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Newbie trying to get the correct hoses

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  • Newbie trying to get the correct hoses

    Hi folks,
    My name is Pete, I'm in Denver Colorado USA and I have a question for you guys:

    I'm trying to get all my AC service equipment together and I'm looking for some help with my charge hose. I have a manifiold set and a recovery pump / tank and quite a few ac hoses. My problem is none of my yellow charge hoses have the right connectors on them, or at least don't match my other hardware. My manifold set has a connector that has 16 TPI on it, and my pump has a connector that has 20TPI on it. I'm assuming it's 1/4" diameter on both, but my threads don't match. Here is my manifold fitting:

    and here is my pump fitting:

    I'm new to this, and I want to do it right and get certified and everything, but I need the right equipment first. Did I do something wrong? Did I buy the wrong stuff?

    Thanks for any help!

  • #2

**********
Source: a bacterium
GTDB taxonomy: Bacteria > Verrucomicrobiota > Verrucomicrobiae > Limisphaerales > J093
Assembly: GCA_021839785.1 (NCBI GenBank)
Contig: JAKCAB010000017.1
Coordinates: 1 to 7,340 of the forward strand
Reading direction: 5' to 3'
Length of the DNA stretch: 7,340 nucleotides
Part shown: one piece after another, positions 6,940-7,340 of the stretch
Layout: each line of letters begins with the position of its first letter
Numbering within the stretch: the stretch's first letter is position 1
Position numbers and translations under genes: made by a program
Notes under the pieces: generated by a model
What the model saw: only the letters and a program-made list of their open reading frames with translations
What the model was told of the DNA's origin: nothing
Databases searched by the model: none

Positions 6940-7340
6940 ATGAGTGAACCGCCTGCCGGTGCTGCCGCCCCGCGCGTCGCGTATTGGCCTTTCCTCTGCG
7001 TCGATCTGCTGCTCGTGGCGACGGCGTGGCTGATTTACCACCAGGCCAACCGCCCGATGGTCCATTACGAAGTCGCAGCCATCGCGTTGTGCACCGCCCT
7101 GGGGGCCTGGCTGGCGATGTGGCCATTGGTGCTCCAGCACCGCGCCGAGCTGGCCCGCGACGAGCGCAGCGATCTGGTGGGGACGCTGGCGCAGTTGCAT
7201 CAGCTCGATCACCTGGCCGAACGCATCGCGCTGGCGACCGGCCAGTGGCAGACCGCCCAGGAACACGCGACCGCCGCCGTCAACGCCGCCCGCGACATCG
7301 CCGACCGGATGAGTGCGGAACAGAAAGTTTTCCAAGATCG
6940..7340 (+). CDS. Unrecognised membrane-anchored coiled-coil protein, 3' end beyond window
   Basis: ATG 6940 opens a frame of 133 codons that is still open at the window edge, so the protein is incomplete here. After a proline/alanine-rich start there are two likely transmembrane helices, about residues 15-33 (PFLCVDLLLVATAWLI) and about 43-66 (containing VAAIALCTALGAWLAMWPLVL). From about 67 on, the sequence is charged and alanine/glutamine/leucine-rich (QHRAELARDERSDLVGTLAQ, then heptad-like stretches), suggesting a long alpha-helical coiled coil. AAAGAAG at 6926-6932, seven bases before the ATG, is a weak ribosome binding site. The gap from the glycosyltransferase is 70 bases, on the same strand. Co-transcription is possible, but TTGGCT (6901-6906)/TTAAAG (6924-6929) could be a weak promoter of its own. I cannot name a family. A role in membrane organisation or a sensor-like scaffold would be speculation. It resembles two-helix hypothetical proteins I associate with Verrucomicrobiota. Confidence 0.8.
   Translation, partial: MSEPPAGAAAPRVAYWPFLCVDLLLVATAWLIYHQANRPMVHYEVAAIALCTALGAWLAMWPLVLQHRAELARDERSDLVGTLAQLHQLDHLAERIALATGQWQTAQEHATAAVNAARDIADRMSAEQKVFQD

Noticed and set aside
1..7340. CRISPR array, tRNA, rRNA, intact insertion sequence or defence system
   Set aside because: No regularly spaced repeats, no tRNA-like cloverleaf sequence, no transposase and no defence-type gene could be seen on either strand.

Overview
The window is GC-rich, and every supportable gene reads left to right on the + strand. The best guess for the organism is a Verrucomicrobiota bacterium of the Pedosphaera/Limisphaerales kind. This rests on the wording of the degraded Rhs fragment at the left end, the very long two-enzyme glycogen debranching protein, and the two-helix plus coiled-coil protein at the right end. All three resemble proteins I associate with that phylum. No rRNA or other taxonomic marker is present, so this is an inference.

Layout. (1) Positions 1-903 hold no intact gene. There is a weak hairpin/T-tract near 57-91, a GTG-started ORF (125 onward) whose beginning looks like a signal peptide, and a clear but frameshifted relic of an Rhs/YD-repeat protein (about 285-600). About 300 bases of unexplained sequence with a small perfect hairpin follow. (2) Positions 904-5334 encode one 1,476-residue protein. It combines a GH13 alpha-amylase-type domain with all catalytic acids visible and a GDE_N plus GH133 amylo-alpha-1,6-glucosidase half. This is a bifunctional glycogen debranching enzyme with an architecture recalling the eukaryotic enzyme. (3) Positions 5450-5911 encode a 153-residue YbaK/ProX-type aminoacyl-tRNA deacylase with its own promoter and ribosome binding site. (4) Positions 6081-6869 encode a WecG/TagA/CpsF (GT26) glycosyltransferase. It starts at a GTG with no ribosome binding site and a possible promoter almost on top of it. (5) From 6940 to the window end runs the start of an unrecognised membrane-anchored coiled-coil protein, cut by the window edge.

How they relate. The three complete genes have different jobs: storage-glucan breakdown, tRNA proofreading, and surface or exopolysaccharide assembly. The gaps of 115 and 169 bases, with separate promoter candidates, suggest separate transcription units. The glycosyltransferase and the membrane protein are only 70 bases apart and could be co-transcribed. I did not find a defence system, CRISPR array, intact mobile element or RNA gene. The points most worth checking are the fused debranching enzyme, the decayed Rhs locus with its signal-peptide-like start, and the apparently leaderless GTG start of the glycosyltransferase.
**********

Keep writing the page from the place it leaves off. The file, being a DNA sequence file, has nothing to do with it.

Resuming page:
The fitting on the gauge set is Acme thread (used on automotive R134a gauge sets) and the fitting on the pump is std 1/4 flare. You should be able to get and adaptor to put on the gauge fitting that has female Acme and male 1/4 flare, Then you can use a std 1/4 flare hose.
    Most newer vacuum pumps have multiple fittings on them for Acme, 1/4" flare and 3/8" flare, how old is your pump?


    • #3
      So it looks like I'll need one of these:


      and a 1/4 to 1/4 hose? I already have the hose, and it's yellow even. That works for me. My pump is used, I bought it on Ebay. I don't know how old it is, but it doesn't look too old. It'll pull 28"; I understand that's the best you can hope for in the Denver area. It only has the 1 fitting on the suction side. It looks like it's a field replaceable fitting, like maybe when it was new, it came with some others. Or maybe there's a filter screen in there, I don't know. Just learning the ropes

      There's a ton of literature out there and even more "how to" videos on good ol youtube. I'm also certainly open to suggestion on which sources of information are credible and which aren't